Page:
Also, people who have lived with cats for several years have found that they are not giving their cats enough independence.
The study looked at 120 people with various cat exposures and was conducted in a Battersea dog and cat home cattery. was given.
The person was told to wait for the cat to come, but let his or her device do the work when it came to nudging, cuddling, and cuddling the cat. We rated how comfortable the cats were, the human behaviors, and the behaviors they enjoyed the most. They also asked participants about their experiences with cats and how highly they rated their knowledge of cats.
Participants who had lived with cats tended to be intimidating, while the most experienced owners reported ‘yellow areas’ such as tails, legs and backs, areas that were less preferred than faces. There was a tendency to stroke the cat with. .
The team also found that older people were more likely to grab and restrain cats, while extroverts were more likely to initiate contact.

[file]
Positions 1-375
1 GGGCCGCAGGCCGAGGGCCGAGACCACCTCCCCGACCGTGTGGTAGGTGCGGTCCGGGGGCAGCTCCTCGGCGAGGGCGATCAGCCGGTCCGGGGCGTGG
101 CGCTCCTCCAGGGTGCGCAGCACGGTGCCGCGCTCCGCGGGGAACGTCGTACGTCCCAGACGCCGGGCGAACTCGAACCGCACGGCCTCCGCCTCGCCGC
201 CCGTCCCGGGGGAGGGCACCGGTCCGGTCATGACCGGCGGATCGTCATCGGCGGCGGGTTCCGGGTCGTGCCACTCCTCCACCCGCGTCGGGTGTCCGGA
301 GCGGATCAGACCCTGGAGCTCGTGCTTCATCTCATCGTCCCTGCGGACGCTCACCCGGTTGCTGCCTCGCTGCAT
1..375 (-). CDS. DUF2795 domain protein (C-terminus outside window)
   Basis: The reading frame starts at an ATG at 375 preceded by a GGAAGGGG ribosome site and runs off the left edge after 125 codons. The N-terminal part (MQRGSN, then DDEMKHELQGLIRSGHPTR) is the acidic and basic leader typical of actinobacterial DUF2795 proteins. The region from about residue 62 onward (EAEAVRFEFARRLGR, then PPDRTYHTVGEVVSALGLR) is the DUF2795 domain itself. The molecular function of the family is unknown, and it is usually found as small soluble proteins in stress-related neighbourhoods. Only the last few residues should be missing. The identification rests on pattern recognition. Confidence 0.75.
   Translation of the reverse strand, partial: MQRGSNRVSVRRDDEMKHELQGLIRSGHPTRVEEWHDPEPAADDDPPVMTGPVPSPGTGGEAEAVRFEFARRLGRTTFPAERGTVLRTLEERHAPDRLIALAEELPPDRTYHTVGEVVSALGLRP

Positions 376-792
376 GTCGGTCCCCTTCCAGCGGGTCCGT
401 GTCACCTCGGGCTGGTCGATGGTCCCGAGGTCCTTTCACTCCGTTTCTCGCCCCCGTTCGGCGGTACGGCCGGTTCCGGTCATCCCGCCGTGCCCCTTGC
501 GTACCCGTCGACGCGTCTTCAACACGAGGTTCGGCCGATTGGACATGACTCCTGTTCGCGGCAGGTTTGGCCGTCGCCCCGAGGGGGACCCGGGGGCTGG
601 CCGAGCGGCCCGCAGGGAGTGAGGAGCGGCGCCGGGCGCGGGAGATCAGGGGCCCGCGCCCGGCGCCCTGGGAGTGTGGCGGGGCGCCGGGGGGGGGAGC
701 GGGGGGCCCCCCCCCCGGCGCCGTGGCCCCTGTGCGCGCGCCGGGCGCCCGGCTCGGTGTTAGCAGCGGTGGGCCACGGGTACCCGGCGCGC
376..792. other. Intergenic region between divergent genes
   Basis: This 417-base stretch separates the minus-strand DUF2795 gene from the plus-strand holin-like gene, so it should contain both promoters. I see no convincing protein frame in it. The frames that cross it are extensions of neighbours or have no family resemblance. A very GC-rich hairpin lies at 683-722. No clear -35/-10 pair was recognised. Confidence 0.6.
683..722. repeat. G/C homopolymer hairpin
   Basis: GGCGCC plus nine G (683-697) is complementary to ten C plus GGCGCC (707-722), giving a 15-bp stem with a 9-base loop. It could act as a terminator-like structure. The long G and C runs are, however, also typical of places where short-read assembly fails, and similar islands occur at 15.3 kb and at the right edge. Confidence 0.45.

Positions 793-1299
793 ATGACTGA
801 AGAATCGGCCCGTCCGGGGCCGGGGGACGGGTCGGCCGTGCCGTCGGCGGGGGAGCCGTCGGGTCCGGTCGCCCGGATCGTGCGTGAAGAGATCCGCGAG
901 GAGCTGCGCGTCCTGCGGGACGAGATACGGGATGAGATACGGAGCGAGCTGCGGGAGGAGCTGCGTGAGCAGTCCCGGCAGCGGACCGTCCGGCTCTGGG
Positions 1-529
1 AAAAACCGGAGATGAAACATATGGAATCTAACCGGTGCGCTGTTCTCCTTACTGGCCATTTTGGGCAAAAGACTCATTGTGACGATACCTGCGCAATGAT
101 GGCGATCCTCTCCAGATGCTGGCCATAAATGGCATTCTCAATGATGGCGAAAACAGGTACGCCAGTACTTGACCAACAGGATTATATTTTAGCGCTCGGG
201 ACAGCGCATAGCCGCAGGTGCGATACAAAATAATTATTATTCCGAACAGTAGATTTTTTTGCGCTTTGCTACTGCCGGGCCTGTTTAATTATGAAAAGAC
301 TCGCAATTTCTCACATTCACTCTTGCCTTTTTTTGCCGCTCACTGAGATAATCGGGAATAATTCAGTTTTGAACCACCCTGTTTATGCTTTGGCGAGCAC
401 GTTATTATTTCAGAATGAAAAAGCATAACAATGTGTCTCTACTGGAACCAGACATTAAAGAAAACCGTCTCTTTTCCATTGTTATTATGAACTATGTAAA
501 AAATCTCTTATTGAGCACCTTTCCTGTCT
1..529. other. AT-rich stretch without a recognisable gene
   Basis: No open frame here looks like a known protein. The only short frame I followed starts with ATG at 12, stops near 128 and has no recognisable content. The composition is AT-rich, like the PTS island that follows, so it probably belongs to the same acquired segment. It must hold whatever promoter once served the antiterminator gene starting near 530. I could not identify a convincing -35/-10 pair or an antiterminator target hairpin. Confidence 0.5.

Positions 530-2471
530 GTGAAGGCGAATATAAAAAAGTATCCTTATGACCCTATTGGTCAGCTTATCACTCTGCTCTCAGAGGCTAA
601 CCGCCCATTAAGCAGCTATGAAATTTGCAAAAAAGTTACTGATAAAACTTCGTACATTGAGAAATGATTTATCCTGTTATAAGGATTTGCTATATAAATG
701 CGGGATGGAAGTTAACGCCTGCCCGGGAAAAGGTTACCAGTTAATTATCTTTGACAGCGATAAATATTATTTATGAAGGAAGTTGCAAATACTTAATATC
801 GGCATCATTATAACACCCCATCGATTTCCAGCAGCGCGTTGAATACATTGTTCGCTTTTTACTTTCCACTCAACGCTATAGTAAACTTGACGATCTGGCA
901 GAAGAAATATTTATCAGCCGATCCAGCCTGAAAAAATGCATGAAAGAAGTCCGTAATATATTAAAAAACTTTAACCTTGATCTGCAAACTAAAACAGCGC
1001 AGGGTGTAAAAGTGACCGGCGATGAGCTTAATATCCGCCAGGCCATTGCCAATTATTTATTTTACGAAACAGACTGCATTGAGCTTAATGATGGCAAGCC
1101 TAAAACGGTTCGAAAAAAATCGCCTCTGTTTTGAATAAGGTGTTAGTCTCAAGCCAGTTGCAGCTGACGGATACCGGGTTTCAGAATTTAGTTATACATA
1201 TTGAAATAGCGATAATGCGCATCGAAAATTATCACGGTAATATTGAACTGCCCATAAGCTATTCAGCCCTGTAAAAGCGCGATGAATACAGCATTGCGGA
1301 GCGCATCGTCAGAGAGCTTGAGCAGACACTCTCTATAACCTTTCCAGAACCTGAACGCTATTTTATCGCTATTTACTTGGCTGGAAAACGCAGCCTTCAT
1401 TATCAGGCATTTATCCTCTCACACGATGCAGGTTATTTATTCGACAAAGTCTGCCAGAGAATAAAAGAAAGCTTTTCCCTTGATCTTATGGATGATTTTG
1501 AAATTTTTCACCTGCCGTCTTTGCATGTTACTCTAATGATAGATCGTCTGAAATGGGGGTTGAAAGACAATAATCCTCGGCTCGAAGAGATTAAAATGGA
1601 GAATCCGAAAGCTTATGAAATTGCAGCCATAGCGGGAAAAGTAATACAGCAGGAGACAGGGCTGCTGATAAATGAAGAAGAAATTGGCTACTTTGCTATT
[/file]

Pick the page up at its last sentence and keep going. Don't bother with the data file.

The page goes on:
“Our findings suggest that certain traits that we might speculate might make us better at interacting with cats: how knowledgeable cats are, experience with ownership, and age. suggests that such factors should not always be considered as reliable indicators of a particular cat’s suitability for adoption, says Dr. Lauren Finca, a feline behavior expert at Nottingham Trent University, who says: says so.
“We will use this information in a very positive way to make sure everyone is aware of the best ways to maximize the enjoyment of interacting with cats.
“Of course, every cat is unique and many have specific preferences. There are also some good general principles.”
“Importantly, shelters should also avoid discriminating against potential adoptees who have never owned a cat.With the right support, they can be excellent cat guardians. because there is
So you don’t like cats?it turns out they like it
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